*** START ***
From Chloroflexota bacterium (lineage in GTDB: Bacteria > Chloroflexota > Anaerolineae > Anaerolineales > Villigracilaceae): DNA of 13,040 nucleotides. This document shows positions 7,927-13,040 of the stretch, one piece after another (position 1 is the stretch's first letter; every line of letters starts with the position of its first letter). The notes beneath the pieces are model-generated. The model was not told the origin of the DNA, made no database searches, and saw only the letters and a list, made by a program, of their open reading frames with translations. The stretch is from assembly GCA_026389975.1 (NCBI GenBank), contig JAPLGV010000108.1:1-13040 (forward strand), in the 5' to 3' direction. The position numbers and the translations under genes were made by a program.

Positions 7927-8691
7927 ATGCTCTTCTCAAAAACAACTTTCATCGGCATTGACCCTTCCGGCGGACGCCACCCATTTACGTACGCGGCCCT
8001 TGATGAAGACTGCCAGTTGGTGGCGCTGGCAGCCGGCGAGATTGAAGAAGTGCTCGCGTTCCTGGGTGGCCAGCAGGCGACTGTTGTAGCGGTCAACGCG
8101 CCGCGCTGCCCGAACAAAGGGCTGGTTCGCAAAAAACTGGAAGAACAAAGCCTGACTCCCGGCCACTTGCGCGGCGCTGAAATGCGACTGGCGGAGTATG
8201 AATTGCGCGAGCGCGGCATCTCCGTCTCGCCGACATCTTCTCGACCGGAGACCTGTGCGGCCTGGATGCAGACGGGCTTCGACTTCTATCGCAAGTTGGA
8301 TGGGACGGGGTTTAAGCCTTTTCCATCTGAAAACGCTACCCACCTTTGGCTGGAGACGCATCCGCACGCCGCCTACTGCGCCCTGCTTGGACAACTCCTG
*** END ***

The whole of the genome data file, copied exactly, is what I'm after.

From Chloroflexota bacterium (lineage in GTDB: Bacteria > Chloroflexota > Anaerolineae > Anaerolineales > Villigracilaceae): DNA of 13,040 nucleotides. This document shows positions 7,927-13,040 of the stretch, one piece after another (position 1 is the stretch's first letter; every line of letters starts with the position of its first letter). The notes beneath the pieces are model-generated. The model was not told the origin of the DNA, made no database searches, and saw only the letters and a list, made by a program, of their open reading frames with translations. The stretch is from assembly GCA_026389975.1 (NCBI GenBank), contig JAPLGV010000108.1:1-13040 (forward strand), in the 5' to 3' direction. The position numbers and the translations under genes were made by a program.

Positions 7927-8691
7927 ATGCTCTTCTCAAAAACAACTTTCATCGGCATTGACCCTTCCGGCGGACGCCACCCATTTACGTACGCGGCCCT
8001 TGATGAAGACTGCCAGTTGGTGGCGCTGGCAGCCGGCGAGATTGAAGAAGTGCTCGCGTTCCTGGGTGGCCAGCAGGCGACTGTTGTAGCGGTCAACGCG
8101 CCGCGCTGCCCGAACAAAGGGCTGGTTCGCAAAAAACTGGAAGAACAAAGCCTGACTCCCGGCCACTTGCGCGGCGCTGAAATGCGACTGGCGGAGTATG
8201 AATTGCGCGAGCGCGGCATCTCCGTCTCGCCGACATCTTCTCGACCGGAGACCTGTGCGGCCTGGATGCAGACGGGCTTCGACTTCTATCGCAAGTTGGA
8301 TGGGACGGGGTTTAAGCCTTTTCCATCTGAAAACGCTACCCACCTTTGGCTGGAGACGCATCCGCACGCCGCCTACTGCGCCCTGCTTGGACAACTCCTG